N2 - It has been proposed that albumin interacts with the endothelial cell surface to form part of the molecular filter at the capillary wall. Previous investigations of the 'protein effect' have been limited to sites accessible to albumin from the capillary lumen. We tested for a specific interaction of albumin with the ablumenal surface of the capillary wall. The hydraulic conductivity (L(p)) of single capillaries in frog mesentery, perfused initially with albumin-free Ringer, was reduced when albumin (concentration > 1 mg/ml) was added to the superfusate (mean fractional reduction 0.56 ± 0.05 SE, n = 15). A similar reduction was measured when the mesothelial barrier to water and solute flows between the superfusate and the albuminal surface of the capillary was destroyed. When the albumin was extensively dialyzed against Ringer to remove small vasoactive molecules, no change in the fractional reduction of L(p) was observed. L(p) was reduced to a minimum value in any capillary when the albumin concentration on both sides of the capillary wall was >1 mg/ml. Our data conform to the hypothesis that albumin modifies structures throughout the capillary wall to maintain normal permeability. We predict that extravascular albumin reduces the ability of a Ringer perfusate to increase permeability in many isolated perfused organs.

AB - It has been proposed that albumin interacts with the endothelial cell surface to form part of the molecular filter at the capillary wall. Previous investigations of the 'protein effect' have been limited to sites accessible to albumin from the capillary lumen. We tested for a specific interaction of albumin with the ablumenal surface of the capillary wall. The hydraulic conductivity (L(p)) of single capillaries in frog mesentery, perfused initially with albumin-free Ringer, was reduced when albumin (concentration > 1 mg/ml) was added to the superfusate (mean fractional reduction 0.56 ± 0.05 SE, n = 15). A similar reduction was measured when the mesothelial barrier to water and solute flows between the superfusate and the albuminal surface of the capillary was destroyed. When the albumin was extensively dialyzed against Ringer to remove small vasoactive molecules, no change in the fractional reduction of L(p) was observed. L(p) was reduced to a minimum value in any capillary when the albumin concentration on both sides of the capillary wall was >1 mg/ml. Our data conform to the hypothesis that albumin modifies structures throughout the capillary wall to maintain normal permeability. We predict that extravascular albumin reduces the ability of a Ringer perfusate to increase permeability in many isolated perfused organs.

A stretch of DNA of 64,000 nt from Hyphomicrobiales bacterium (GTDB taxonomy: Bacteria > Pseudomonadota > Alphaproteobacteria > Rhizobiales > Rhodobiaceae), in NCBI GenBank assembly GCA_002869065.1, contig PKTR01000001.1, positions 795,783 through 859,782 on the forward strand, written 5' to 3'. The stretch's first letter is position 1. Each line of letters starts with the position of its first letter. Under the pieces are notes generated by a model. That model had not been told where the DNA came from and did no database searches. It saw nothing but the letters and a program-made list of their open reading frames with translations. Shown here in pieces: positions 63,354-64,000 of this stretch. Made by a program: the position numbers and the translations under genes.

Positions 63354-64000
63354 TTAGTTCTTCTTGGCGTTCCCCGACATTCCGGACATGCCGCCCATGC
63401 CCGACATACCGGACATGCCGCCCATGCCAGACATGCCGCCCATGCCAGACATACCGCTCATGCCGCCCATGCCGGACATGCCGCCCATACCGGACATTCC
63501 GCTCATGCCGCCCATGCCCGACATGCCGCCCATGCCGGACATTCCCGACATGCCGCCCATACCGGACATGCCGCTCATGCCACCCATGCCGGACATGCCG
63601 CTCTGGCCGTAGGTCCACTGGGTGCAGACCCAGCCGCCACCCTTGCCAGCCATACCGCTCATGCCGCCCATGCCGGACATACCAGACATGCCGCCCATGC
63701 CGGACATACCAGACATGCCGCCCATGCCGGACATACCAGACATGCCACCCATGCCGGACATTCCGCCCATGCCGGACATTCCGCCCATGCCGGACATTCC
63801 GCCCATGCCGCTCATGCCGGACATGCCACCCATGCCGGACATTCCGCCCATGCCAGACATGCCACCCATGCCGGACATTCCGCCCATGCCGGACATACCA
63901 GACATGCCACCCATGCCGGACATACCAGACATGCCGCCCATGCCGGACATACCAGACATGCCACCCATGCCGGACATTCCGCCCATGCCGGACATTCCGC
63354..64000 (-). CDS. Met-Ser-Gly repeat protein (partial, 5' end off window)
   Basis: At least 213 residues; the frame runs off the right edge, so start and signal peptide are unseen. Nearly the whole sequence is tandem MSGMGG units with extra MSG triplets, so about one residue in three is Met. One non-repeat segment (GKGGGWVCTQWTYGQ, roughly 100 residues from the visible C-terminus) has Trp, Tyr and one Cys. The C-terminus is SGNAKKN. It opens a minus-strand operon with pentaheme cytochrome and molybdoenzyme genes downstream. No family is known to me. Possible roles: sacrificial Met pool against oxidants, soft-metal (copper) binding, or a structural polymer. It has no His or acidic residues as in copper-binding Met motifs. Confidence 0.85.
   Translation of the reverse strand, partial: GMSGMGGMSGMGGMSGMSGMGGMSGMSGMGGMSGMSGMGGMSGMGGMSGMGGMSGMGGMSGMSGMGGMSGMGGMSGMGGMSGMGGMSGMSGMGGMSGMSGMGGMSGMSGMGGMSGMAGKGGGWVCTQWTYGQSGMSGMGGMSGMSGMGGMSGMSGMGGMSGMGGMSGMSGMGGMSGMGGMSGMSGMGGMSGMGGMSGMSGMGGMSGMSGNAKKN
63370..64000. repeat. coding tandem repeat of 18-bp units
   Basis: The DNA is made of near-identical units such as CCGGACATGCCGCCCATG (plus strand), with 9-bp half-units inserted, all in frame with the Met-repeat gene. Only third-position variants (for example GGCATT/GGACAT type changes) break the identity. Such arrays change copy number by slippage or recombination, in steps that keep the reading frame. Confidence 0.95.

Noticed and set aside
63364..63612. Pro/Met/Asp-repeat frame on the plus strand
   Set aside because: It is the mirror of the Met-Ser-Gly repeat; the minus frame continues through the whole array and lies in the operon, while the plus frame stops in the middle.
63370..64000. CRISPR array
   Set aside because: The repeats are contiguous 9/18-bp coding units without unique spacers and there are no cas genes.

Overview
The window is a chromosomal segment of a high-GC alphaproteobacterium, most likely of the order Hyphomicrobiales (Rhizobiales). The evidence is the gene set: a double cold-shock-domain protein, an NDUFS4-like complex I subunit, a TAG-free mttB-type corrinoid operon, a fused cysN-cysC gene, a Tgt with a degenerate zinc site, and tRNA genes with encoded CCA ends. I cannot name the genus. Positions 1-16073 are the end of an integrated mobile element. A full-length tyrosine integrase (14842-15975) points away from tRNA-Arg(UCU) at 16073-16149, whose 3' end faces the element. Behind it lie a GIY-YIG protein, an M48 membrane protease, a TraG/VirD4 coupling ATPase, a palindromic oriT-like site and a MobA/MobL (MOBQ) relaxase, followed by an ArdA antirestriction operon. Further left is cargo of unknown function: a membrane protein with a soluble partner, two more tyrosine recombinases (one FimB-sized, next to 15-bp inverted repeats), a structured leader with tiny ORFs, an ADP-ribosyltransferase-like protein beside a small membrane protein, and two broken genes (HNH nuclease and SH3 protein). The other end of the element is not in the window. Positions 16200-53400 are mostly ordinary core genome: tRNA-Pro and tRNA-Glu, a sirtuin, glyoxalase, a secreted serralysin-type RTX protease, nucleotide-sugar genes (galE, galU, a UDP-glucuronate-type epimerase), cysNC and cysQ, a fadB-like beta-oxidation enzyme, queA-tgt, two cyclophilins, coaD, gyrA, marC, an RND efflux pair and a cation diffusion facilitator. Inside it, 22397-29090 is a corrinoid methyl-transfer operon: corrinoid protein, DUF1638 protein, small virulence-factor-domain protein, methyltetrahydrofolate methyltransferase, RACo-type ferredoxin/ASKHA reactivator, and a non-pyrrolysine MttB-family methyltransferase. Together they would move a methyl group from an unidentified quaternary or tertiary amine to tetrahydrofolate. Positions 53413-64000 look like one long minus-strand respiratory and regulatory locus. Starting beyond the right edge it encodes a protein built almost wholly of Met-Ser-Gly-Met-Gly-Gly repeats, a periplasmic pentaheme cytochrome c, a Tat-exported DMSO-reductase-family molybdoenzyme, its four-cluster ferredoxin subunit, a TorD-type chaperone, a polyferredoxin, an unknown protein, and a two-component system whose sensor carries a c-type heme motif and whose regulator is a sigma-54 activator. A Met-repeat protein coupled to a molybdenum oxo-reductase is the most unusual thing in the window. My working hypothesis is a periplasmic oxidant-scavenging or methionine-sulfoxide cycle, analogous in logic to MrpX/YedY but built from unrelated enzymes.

UR - http://www.scopus.com/inward/record.url?scp=0023090488&partnerID=8YFLogxK

UR - http://www.scopus.com/inward/citedby.url?scp=0023090488&partnerID=8YFLogxK

M3 - Article

C2 - 3492926

AN - SCOPUS:0023090488

VL - 252

JO - American Journal of Physiology - Renal Fluid and Electrolyte Physiology

JF - American Journal of Physiology - Renal Fluid and Electrolyte Physiology

SN - 1931-857X

IS - 2

ER -